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Richlist

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Posts posted by Richlist


  1. So.......

    * Your name(s) at least needs to be on the tenancy agreement......you can use the agents address.

    Unless you a)sublet....which may breach mortgage or insurance requirements or b) form a Ltd liability company

    * Your full names and address will always be available from the land registry.

    * Consideration needs to be given for emergency contacts i.e. Out of hours emergencies when your agents are shut (evenings & weekends).

    * There are now a long list of documents that have to be given to the tenants. It would be quite difficult and probably quite costly to ensure 100% that your names and address was not on Any of those documents.

    Personally I'd forget the idea completely.


  2. My understanding is

    * A rental contract can be for any length.

    * The minimum term for an AST is 6 months.

    * You cannot evict someone unless by mutual agreement before 6 months have elapsed.

    * I've never heard of a 6 month AST with a 3 month break clause......it's non enforceable.

    * Evictions in England are currently banned during the pandemic.....so if tenant doesn't want to go,  you are stuck with them.

    Someone who knows more than me will be along shortly.


  3. The subject is complex.

    The rules are that like for like replacements can be offset against income tax. For example a basic kitchen replaced with a new basic kitchen is tax deductible but as soon as there is an element of improvement it cant. If there is improvement it can only be offset against capital gain (CGT) when the property is sold.

    There are anomolies......take windows. If you replace single glazed windows with double glazed (that's all you can get now, single glazed are not available) then that's an improvement but as that's all you can get you can offset the cost against income tax.

    If you replace a gas boiler with a new condensing boiler.....that's the building regs now, you can't get a like for like replacement, then the same applies.....offset against income not capital gain.....providing you don't add radiators or other extras.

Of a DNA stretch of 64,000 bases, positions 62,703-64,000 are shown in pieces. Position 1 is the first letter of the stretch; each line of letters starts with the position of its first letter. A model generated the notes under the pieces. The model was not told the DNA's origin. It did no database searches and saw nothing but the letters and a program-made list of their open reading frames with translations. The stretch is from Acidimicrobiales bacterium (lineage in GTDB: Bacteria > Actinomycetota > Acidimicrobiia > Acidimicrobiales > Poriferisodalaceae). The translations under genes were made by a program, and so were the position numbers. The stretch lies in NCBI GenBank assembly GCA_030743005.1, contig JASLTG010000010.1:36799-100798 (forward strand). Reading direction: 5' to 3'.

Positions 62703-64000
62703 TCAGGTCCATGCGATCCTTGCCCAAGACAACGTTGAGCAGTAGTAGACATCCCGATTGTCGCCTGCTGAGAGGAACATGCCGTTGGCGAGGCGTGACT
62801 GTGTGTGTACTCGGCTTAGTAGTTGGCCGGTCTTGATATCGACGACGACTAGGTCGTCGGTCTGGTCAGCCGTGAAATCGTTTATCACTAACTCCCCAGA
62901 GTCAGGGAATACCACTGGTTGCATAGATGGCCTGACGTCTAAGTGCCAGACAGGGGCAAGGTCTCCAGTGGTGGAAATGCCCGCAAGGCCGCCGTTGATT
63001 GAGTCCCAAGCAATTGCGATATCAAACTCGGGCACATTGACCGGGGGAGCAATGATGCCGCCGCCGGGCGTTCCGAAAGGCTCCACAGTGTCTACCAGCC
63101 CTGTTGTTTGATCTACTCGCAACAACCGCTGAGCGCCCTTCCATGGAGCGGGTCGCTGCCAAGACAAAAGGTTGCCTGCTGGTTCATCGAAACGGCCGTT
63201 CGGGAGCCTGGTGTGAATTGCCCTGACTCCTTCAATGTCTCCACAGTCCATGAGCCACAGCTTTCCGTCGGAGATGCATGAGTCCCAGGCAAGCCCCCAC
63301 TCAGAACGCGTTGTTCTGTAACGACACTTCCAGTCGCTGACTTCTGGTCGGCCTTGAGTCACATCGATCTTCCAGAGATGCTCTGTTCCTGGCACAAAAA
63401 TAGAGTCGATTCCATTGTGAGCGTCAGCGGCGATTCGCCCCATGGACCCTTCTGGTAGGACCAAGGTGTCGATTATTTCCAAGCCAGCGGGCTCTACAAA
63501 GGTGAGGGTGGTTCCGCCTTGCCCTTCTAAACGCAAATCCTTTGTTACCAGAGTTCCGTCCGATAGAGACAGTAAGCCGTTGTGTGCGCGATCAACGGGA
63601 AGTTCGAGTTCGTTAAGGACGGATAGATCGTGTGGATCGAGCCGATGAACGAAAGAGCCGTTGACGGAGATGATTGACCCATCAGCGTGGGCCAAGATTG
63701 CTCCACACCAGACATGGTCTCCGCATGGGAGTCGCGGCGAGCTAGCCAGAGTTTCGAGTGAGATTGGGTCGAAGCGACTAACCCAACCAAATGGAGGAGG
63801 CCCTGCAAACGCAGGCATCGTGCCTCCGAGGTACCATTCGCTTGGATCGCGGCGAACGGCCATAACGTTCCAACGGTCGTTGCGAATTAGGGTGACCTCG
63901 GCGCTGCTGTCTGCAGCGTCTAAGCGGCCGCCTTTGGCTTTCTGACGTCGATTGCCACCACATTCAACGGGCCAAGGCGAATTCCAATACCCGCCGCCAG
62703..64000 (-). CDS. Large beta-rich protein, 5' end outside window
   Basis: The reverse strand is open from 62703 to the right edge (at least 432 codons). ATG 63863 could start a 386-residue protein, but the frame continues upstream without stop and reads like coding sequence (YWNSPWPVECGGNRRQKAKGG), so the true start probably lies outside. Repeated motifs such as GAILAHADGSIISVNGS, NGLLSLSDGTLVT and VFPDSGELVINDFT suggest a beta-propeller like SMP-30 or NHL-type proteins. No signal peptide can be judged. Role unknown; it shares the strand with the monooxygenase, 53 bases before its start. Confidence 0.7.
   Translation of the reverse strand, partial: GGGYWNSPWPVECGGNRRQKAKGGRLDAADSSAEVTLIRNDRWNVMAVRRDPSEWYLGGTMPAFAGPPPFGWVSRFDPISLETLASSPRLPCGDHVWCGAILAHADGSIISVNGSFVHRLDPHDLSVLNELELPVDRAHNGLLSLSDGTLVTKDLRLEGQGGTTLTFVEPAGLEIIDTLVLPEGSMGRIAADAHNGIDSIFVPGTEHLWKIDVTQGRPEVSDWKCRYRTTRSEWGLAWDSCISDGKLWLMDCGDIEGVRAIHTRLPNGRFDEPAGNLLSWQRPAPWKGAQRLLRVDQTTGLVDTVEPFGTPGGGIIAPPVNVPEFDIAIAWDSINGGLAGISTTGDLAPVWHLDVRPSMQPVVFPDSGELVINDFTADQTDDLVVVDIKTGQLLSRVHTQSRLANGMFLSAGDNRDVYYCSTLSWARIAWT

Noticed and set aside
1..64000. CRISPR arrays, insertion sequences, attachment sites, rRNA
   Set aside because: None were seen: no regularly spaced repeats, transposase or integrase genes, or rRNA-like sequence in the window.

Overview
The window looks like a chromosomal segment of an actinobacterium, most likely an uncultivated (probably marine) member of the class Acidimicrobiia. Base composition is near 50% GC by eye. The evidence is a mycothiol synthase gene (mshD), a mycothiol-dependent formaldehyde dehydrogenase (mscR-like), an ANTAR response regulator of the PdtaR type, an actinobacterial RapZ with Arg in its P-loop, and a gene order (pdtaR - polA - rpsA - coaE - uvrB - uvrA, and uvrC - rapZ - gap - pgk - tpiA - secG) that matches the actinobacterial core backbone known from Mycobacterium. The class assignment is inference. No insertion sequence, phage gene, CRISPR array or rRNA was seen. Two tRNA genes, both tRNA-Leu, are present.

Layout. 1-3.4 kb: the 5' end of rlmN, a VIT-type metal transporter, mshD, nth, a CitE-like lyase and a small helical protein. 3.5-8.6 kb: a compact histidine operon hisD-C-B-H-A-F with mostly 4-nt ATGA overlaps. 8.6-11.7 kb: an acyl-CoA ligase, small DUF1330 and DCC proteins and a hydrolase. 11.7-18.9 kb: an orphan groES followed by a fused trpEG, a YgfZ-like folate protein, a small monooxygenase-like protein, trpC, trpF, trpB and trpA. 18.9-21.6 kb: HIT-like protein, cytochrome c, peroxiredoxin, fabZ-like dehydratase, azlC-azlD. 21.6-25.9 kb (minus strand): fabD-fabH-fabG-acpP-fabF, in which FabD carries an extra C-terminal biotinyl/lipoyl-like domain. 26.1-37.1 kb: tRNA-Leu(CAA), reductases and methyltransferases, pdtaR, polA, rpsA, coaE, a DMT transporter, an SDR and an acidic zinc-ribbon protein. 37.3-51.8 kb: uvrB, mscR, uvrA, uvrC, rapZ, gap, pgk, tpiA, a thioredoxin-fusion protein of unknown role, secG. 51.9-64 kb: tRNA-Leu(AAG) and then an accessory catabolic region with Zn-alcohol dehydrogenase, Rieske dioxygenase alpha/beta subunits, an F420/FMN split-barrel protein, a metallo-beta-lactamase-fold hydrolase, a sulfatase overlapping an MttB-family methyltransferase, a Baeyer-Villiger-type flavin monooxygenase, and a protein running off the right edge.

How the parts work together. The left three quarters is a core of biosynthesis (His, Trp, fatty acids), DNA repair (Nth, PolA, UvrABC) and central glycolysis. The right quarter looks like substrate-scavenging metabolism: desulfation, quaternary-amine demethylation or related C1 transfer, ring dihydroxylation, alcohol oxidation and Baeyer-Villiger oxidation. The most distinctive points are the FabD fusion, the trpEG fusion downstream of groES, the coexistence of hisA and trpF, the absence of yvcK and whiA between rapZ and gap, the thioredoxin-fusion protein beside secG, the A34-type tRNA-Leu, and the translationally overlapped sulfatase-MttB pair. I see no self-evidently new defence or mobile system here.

4. Ok, so the property is already let, you are receiving rent.

    * You can therefore offset the cost of a new boiler/ repairs/ EPC etc against income tax.

    * You can also offset the cost of replacement items such as cooker, fridge etc ......but only replacements, not the initial cost of a new item supplied for the first time.  So, for example, if you already supply a vacuum cleaner and replace it for the new tenants you can claim the cost of the new item. If you don't already supply a vacuum cleaner and decide to provide one for the first tjme for the new tenants you cannot claim the initial cost of the item.


  5. Well I know I can be a cynic at times but.......the gas engineer would say that wouldn't he ? After all, if you accept what he says there is a chance you'll spend £000's of  pounds with him having a new boiler fitted. It's not always best to make decisions based on the comments of one person........why not get a few more estimates for repairs before making that decision ? By the way, my boiler is 31 years old and still going strong. I wouldn't dream of replacing it unless there was no other option.

    That brings me to another question. Have you let this property in the past or are you preparing it for its first let ? It's important because that's what determines wether you can offset the costs of a new boiler against tax.


  6. I would have thought it was more cost effective to replace the broken part (pressure vessel) .......then perhaps you can start making a profit in 2021.

    Most of us with rental property that's local keep a couple of spare heaters available which we can drop off to our tenants whilst we wait for a repair man........which doesn't happen very often.

     


  7. When I started 20+ years ago I used to provide cooker, fridge, washing machine and a vacuum cleaner.